Relativity and Engineering

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Springer Berlin Heidelberg, 1984 - Science - 402 pages
The main feature of this book is the emphasis on "practice". This approach, unusual in the relativistic literature, may be clarified by quoting some problems discussed in the text: - the analysis of rocket acceleration to relativistic velocities - the influence of gravitational fields on the accuracy of time measurements - the operation of optical rotation sensors - the evaluation of the Doppler spectrum produced by the linear (or ro- tional) motion of an antenna or scatterer - the use of the Cerenkov effect in the design of millimeter-wave power generators - the influence of the motion of a plasma on the transmission of electrom- netic waves through this medium. A correct solution of these (and analogous) problems requires the use of re lativistic principles. This remark remains valid even at low velocities, since first-order terms in (v/c) often playa fundamental role in the equations. The "applicational" approach used in the text should be acceptable to space engineers, nuclear engineers, electrical engineers, and more generally, ap plied physicists. Electrical engineers, in particular, are concerned with re lativity by way of the electrodynamics of moving bodies. This discipline is of decisive importance for power engineers, who are confronted with problems such as - the justification of a forcing function (-D~/Dt) in the circuit equation of a moving loop - a correct formulation of Maxwell's equations in rotating coordinate systems - the resolution of "sliding contact" paradoxes - a theoretically satisfying analysis of magnetic levitation systems.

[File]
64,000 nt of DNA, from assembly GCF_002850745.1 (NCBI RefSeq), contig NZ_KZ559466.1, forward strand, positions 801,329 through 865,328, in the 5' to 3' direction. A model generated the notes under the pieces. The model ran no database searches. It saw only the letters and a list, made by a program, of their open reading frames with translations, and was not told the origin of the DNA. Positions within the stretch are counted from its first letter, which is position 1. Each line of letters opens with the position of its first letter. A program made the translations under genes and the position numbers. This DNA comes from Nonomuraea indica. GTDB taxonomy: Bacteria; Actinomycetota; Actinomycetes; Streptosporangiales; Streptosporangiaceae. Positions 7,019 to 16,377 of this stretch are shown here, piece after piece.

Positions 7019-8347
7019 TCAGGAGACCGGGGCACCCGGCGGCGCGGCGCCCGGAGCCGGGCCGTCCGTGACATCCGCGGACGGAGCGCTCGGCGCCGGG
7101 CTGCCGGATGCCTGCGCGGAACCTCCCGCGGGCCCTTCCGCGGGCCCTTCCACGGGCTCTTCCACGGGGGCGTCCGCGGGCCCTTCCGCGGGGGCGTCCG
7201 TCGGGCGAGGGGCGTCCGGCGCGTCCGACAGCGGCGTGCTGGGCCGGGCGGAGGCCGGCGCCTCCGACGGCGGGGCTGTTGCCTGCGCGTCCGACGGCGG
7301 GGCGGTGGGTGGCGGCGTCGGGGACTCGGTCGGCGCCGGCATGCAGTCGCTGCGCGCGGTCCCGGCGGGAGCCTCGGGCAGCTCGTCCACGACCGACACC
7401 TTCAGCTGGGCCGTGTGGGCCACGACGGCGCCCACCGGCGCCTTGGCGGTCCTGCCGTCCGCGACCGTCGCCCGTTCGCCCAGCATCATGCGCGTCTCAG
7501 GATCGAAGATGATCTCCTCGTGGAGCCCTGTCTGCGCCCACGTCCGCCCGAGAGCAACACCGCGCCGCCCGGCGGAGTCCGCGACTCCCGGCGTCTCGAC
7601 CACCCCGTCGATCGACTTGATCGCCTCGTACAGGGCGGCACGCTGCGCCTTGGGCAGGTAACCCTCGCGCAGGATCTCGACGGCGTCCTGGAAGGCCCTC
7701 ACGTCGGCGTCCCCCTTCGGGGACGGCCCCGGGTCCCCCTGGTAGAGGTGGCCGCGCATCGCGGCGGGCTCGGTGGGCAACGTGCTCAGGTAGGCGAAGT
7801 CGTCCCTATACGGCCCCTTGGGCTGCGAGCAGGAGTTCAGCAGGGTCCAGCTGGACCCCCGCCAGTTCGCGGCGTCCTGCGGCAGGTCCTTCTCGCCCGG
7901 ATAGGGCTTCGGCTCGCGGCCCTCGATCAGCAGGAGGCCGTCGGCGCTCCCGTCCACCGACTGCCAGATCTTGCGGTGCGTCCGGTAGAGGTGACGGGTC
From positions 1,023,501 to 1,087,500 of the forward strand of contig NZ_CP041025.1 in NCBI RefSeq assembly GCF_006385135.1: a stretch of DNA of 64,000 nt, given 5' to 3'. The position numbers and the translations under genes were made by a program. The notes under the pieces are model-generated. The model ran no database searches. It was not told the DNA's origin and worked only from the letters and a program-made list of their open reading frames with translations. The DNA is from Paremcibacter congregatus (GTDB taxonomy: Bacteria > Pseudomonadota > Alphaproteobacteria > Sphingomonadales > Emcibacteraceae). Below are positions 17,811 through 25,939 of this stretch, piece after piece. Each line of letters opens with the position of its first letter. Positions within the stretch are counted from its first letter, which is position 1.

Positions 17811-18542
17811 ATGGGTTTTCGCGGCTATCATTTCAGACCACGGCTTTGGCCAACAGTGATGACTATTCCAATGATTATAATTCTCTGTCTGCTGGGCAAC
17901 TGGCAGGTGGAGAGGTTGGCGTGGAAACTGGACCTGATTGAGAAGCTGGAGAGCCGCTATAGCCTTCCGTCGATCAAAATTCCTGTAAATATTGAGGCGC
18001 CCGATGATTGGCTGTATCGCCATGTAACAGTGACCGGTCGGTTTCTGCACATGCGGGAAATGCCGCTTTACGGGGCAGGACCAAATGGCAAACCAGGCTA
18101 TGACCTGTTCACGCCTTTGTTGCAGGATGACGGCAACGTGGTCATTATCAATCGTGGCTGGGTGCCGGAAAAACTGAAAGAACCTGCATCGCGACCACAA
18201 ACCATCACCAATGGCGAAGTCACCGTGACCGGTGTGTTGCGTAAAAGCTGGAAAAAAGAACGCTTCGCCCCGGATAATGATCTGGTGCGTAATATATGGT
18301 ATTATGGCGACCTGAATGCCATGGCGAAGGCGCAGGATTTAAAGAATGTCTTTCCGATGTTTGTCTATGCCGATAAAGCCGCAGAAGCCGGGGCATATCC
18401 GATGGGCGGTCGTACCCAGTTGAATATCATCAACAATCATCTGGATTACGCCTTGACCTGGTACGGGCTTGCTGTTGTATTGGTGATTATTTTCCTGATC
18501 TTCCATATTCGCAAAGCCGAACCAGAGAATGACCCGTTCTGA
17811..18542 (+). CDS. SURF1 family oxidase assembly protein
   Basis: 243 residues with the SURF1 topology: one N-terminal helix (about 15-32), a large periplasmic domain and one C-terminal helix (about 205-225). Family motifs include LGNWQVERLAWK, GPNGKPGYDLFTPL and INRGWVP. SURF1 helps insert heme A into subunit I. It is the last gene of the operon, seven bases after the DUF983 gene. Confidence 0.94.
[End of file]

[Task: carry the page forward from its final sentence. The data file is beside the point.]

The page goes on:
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Kinematics in Inertial Axes
Vacuum Electrodynamics in Inertial Axes

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